אב"ד עיר התורה בני ברק ת"ו
This Monday, the 26th of Shvat, is the twenty fifth Yhortzeit of Rabbi Yakov Landau, who served for fifty years as the Chief Rabbi of Bnei Brak. He was born in the year 5653 (1893) in the Chassidic town of Kurnitz, where his father, grandfather and great grandfather had served as Rov. He too took up that post upon his father’s death, which occurred before is twentieth birthday. He did so at the express directive of the Rebbe Rashab of Lubavitch, with whom he enjoyed a very special relationship.
This week Hebrew language weeklies such as Ba'kehila and Hamodia published special articles or sections in his honor, and while I have not yet seen the Hamodia, the main focus seems to be on his activities as Rov of Bnei Brak. This post will focus on his years in Russia.
During World War One, the Russian government passed a law expelling Jews from the towns and villages that were close to the front, and forcing them to move into areas further east that had previously been beyond the pale of settlement. These areas had almost no Jewish infrastructure, and the religious observance of the Jewish refugees was severely threatened. Many of the towns that they were now forced to settle in did not have Shuls, Chadorim or Mikvas; the most basic elements of religious life simply did not exist.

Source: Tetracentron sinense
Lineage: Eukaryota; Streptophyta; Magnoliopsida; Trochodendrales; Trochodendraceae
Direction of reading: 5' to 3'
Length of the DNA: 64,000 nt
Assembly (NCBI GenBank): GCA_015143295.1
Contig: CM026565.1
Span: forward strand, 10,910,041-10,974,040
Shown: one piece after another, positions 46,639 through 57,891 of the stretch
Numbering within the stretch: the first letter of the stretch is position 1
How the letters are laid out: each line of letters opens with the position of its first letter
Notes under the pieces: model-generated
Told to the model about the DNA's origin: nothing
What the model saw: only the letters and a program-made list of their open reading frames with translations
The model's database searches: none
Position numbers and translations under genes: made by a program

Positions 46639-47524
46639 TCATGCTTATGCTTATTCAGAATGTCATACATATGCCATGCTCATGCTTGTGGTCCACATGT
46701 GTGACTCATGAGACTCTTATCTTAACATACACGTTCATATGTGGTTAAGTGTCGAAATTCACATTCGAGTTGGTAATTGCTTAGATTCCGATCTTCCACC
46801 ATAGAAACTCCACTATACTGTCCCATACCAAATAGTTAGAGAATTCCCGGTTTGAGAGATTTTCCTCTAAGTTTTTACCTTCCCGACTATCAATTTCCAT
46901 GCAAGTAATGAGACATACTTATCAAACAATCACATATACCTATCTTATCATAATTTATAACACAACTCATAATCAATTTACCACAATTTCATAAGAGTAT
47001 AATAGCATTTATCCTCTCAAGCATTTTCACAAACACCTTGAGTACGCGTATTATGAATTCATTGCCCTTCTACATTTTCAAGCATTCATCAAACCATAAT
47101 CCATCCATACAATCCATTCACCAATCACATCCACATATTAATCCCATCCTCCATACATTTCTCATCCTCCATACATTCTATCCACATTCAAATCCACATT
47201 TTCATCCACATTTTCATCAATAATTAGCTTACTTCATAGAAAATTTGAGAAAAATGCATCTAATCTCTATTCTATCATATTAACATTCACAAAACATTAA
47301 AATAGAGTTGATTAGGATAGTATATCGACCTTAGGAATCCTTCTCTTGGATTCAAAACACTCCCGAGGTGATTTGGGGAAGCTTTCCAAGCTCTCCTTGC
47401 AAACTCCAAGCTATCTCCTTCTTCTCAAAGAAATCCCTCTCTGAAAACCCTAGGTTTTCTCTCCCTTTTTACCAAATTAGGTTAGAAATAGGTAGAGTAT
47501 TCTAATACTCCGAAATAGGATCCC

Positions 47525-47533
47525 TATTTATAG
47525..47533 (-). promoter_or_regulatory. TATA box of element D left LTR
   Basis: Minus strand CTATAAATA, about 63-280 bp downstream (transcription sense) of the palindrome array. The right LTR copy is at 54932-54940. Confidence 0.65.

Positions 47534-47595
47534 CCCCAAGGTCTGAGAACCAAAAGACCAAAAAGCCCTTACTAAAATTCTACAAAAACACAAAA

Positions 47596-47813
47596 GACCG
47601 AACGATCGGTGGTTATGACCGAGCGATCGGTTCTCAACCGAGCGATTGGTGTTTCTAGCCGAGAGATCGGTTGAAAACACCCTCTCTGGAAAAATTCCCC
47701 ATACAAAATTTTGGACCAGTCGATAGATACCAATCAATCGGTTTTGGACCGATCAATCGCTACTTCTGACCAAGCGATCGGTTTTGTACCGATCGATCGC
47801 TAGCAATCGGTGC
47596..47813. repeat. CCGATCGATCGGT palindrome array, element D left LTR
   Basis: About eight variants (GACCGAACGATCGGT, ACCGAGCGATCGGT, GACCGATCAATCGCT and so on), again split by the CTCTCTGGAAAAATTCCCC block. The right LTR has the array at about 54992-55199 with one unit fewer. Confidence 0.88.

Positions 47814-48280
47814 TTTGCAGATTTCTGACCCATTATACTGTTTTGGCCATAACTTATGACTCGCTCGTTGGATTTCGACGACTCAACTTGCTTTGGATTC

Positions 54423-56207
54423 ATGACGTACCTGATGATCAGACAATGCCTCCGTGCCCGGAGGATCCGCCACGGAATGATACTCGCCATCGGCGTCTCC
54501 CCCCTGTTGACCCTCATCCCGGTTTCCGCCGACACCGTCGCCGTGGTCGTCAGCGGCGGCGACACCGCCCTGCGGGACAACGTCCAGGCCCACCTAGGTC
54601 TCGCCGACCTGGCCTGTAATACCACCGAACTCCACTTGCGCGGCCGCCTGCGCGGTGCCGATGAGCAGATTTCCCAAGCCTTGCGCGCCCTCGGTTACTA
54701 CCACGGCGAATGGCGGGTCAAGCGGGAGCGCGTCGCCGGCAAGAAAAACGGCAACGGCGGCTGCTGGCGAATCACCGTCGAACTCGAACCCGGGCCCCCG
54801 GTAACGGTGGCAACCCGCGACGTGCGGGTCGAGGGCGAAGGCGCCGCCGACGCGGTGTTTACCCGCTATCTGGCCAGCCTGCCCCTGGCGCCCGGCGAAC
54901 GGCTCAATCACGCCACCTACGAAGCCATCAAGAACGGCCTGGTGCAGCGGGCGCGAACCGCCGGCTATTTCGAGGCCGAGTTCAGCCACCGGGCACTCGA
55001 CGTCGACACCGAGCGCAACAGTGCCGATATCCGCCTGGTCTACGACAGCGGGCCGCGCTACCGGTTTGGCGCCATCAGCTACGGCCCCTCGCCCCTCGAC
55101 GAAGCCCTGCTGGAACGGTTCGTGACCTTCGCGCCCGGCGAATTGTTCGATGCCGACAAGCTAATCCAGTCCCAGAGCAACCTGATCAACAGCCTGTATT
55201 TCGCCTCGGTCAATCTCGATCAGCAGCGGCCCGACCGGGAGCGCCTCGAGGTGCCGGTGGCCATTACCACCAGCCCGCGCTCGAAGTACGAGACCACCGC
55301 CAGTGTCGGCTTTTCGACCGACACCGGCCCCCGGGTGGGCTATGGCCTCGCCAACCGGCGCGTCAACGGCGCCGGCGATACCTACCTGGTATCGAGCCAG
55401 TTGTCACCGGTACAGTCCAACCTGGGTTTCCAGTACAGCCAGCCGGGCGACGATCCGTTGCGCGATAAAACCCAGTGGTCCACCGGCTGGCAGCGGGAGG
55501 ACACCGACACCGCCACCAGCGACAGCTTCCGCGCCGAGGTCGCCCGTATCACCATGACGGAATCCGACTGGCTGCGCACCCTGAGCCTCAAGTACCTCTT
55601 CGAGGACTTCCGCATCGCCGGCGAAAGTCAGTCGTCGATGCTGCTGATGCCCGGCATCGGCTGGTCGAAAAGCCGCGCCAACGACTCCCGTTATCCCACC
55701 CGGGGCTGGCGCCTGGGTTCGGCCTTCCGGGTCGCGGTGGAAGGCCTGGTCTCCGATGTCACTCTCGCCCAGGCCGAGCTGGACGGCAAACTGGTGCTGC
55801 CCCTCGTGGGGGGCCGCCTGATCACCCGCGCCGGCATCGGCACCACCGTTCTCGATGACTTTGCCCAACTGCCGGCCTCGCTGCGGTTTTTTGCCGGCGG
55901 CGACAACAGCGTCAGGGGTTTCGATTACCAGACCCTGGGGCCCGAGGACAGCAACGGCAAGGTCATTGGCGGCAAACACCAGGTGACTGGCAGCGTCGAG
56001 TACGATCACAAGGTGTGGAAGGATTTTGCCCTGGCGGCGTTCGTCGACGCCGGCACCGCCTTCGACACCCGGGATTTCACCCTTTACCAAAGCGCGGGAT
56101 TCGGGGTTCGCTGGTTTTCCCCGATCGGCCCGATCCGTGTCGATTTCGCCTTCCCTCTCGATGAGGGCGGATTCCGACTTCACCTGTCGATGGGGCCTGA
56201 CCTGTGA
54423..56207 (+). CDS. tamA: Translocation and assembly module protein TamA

While efforts on behalf of the material needs of the refugees were spearheaded by Baron Alexander Ginzburg, the Rebbe Rashab and Reb Chaim Oizer Gridinsky, Rov of Vilna, spearheaded the efforts to ensure their spiritual welfare. A glance through the Rashab’s correspondence, printed in Igros Kodesh Vol. 5, provides a complete picture of the situation. Rabbi Yakov Landau was sent as the Rebbe’s personal representative to oversee the efforts on the ground. His chief preoccupation was the construction of Mikvahs. (See also the introduction to Igros Vol. 5.)
To a great degree it seems that the Rebbe Rashab considered him his personal Rov, and in that capacity he also constructed a Mikvah for the Rebbe himself in Rostov. Many years later the seventh Lubavitcher Rebbe consulted him as to how the Rebbe Rashab had had that Mikvah constructed, and is thanks to the ensuing correspondence (see Igrot Kodesh Vol. 2 pages 203, 226-7) that the famous “Bor Al Gabei Bor” model was preserved for posterity. The Rebbe consulted him on many other aspects of the Rebbe Rashab’s conduct (see for example Igros Kodesh Vol. 20 page 39), and looked to him as an authoritative source for transcripts of the Rebbe Rashab’s writings, talks and correspondence (e.g. ibid. Vol. 2 pages 128, 146-7).
A very poignant occurrence, which highlights his very close relationship with the Rebbe Rashab, is related by his contemporary, Rabbi Moshe DovBer Rivkin, who later served as a Rosh Yeshiva in Yeshivas Torah Vedaas. This occurred following the famous Purim Seudah in Rostov, a few short weeks before the Rebbe Rashab’s passing: